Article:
Free From Threats of Torture, Iraqi Soccer Players Tour Australia

By Patrick Goodenough | July 7, 2008 | 8:14 PM EDT

Pacific Rim Bureau ( - Iraq's national soccer team, whose members once were tortured by the soccer-mad Uday Hussein for losing games, plans to tour Australia, a country whose forces helped to topple the regime headed by Saddam and his notorious sons.

The team will play a fixture against an Australian invitation side in Perth on Nov. 16. Dubbed the World Peace Game, proceeds for the fixture will go to a fund for re-establishing soccer in war-torn Iraq.

Prime Minister John Howard announced Thursday that his government was supporting the "significant" tour, and would contribute 50,000 Australian dollars ($35,600) toward staging the game.

"It is intended that the match be held as a practical way of encouraging sporting development and goodwill," he said.

Uday Hussein, who was killed with his younger brother, Qusay, by U.S. forces in July, was head of the national soccer federation and the Iraqi Olympic Committee.

One of the team's top players, Hisham Mohammed, has gone on record as saying he and others were regularly jailed after losing games against other countries' teams.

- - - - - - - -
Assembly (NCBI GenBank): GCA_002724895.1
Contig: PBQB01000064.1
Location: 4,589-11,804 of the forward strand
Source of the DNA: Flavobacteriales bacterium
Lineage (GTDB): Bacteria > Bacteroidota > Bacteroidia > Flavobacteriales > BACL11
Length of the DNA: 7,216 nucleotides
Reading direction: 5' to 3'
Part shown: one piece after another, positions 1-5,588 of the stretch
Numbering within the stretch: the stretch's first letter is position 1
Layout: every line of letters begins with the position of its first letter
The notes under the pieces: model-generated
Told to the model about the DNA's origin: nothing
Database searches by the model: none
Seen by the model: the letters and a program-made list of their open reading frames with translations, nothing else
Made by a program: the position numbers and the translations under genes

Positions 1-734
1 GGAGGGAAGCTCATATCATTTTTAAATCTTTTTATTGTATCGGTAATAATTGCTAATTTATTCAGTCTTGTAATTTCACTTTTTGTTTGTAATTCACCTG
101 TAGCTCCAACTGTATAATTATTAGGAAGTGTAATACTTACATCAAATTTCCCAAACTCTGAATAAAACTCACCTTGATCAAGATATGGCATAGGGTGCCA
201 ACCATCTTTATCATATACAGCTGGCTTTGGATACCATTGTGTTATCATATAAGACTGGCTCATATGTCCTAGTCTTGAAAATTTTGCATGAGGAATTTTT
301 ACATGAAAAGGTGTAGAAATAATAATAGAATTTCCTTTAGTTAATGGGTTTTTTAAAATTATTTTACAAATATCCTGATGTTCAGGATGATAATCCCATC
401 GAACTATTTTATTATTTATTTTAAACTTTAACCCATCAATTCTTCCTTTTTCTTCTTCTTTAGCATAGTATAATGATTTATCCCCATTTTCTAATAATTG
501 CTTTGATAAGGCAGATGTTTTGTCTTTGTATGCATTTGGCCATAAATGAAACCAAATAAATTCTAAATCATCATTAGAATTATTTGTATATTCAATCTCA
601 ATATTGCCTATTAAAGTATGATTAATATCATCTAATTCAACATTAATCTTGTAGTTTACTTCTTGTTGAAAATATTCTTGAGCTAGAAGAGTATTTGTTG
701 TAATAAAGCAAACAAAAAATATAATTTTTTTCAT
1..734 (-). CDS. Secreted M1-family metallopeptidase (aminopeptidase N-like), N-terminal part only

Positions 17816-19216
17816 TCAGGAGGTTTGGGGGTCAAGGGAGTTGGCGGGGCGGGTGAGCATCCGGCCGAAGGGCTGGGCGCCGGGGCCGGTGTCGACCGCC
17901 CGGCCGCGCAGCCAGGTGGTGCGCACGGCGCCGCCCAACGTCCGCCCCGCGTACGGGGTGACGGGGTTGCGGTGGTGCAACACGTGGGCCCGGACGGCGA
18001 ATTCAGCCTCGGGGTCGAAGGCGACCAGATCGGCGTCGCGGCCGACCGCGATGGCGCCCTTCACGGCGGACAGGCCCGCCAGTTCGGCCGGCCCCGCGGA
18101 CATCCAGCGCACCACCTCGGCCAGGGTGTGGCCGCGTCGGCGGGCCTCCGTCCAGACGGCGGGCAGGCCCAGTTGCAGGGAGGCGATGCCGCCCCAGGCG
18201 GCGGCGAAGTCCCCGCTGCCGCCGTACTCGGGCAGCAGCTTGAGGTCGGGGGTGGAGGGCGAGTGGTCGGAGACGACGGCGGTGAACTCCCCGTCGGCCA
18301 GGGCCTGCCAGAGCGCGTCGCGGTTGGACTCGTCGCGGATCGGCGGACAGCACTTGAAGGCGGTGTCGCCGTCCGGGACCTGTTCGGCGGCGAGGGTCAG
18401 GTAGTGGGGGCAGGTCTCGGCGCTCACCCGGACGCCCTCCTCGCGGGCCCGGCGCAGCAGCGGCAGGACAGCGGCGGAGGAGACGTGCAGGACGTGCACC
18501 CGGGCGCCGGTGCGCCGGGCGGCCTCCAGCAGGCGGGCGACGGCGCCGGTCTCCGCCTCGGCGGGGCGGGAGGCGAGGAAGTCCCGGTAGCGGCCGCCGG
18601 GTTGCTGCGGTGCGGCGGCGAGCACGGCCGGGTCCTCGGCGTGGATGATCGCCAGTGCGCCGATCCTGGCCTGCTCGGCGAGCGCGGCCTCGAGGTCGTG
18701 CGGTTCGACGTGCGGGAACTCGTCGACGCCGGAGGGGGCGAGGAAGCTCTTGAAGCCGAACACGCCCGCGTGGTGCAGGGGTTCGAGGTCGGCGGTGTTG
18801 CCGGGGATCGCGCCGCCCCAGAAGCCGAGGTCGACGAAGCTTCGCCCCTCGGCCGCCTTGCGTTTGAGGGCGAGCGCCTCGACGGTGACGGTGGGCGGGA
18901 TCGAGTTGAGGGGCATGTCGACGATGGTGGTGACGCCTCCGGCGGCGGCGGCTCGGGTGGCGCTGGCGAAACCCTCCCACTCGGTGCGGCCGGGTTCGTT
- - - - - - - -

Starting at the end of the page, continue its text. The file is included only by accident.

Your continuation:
After Iraq lost an Asian Cup quarterfinal game in Beirut to Japan two years ago, three members were locked up in Uday's private jail, where they were beaten for three days, according to published reports at the time, citing defectors' testimonies.

Earlier, it was reported that team members had been forced to kick concrete soccer balls after failing to qualify for the 1994 World Cup finals.

The Iraqi side is coached by a German, Bernd Stange, who has hopes that Iraq - a strong soccer nation before the 1991 Gulf War - may qualify for the soccer World Cup, in Germany in 2006.

Stange took over the Iraqi team three months before Saddam Hussein was toppled by U.S.-led forces, backed by Britain and Australia.

He has defended the decision to do so while the regime was in power, saying he was coach to the Iraqi players, not to Saddam or his elder son, and that he never met either of them.

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Patrick Goodenough
Patrick Goodenough
Spencer Journalism Fellow